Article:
There’s Inspiration…and There’s Theft
Fashion, like creativity, is very much fueled by inspiration. Inspiration, however, is when someone else’s idea or work triggers something in you, encouraging you to create something new maybe with similar themes, goals, patterns, etc. However, taking someone else’s work, copying it down to the detail, without remixing or changing anything about it, is not how inspiration works. Fast fashion culture has attempted at every turn to hide behind “inspiration” when they are called out for copying and not crediting or compensating the source.
Predatory Fast Fashion
Fast Fashion has become a major villain of the fashion industry. Designers are the life source for an entire industry that depends on new ideas and perspectives to refresh and give color to the world of fashion. Designers are the ones who keep fashion relevant and exciting. This responsibility in and of itself can be incredibly daunting and even incredibly difficult to achieve. Imagine how much more difficult this can be when the fruit of your hard physical and intellectual labor is then stolen and watered down for mass profit to line the pockets of a large company. This is the reality for independent and small-business designers.
Well-known and major brands including Fashion Nova, Asos, and Shein are infamous for fast fashion perpetration. Big fashion brands and companies such as these have been stealing from smaller companies and independent designers for years now. A practice often referred to as poaching.
d.bleu.dazzled, LLC v. Khloe Kardashian and Good American, LLC
In May 2020, Khloe Kardashian’s brand Good American (defendant) was named in a trade dress infringement and fraud lawsuit by Destiny Bleu on behalf of D.Bleu.Dazzled (plaintiff) in the Superior Court of California. The suit came to be after Kardashian’s brand allegedly purchased D.Bleu.Dazzled custom bodysuit pieces multiple times in 2016 and 2017 with the intention to allegedly commit fraud and mass-produce their version of Bleu’s work for Good American.
Prior to the lawsuit, Bleu was vocal about her account of the alleged fraud. Naturally, this sparked public discourse. To deal with everyone discussing the particulars of the alleged fraud, Kardashian’s team sent a cease and desist. Bleu was not moved by this fear tactic, she and her legal team said we’re just getting started. Just shy of a year later, the suit has been settled between the parties. The details of the resolution remain confidential. By standing up for herself and her business, Destiny Bleu has set a precedent and an example that this will not continue to stand, and silencing will not work.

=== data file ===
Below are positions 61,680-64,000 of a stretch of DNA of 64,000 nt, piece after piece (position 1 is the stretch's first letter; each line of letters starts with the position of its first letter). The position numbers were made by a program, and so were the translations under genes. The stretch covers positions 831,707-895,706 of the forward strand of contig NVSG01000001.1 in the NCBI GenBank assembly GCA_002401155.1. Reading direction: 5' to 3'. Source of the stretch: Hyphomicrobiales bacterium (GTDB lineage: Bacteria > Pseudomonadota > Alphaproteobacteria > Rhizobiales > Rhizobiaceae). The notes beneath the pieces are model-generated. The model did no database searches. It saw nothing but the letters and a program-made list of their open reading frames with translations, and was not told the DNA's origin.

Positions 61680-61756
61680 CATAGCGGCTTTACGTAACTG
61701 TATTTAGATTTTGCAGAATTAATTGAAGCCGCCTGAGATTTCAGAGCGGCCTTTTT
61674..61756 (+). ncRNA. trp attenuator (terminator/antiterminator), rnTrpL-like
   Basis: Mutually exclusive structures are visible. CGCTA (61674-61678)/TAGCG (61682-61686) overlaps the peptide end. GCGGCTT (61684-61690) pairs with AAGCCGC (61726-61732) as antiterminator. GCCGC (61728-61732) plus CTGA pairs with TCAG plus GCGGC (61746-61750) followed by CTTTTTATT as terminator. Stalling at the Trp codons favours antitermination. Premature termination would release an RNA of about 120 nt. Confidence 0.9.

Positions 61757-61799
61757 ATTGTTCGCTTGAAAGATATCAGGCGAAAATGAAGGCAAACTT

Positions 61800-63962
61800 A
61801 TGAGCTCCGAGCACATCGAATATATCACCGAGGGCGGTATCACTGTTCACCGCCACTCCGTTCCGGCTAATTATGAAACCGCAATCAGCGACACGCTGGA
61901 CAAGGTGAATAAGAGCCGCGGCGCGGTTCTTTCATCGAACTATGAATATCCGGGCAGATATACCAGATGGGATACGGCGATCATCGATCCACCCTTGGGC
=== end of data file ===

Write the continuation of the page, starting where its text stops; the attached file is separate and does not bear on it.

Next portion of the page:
Hanifa Stands Up to ASOS
On June 28, 2017 designer and owner of the brand Hanifa, Anifa Mvuemba spoke out about the poaching of her off-the-shoulder dress design by the large international fashion company Asos.
Hanifa has been worn by the likes of Ari Lennox, Mary J. Blige, Tracee Ellis Ross, and more. A follower of the brand was the first to bring to Anifa’s attention that her work was circulating on ASOS.
Shein is another culprit. This company has been called out countless times by not only designers, but artists across many mediums, for reproducing the work of others without consent, credit, or compensation. Miriama Diallo is one of the latest Shein victims. She discovered her stunning designs were copied in full and reproduced for Shein and another big brand, WeWoreWhat. Diallo in her own words:
Small companies and indie designers taking on the fashion world is not a simple feat. The process of creation and execution is not easy. How degrading and disrespectful it is to witness your hard work be stolen from you, undercutting your well-deserved profit. And not to mention, the cheap imitations are just insulting at best! For so many years now, small brands and independent designers are vulnerable to these kinds of attacks. It’s no coincidence that Black women are largely the ones being stolen from. Most small brands and indie designers may not have the resources and the capital to pursue legal action against these attacks, and they shouldn’t have to. This is how so many big-money brands get away with committing theft against small businesses and entrepreneurs without a shred of accountability.
This is not a victimless offense. There are real people with real pain, loss, and consequences that these big companies are causing.
Black women artists, designers, and small companies deserve to be paid and recognized for their work! We always stand on the side of advocating for Black women to get their rightful coins!
Consumers, you can do your part by continuing the conversation and advocating for designers and artists to get their rightful recognition. Keep your feet on the necks of these big companies. Let them know you will not stand for it. The biggest show of support is to not buy the cheap knockoffs, but from the source instead. Together we can evolve the culture of fashion and put an end to fast fashion fraud.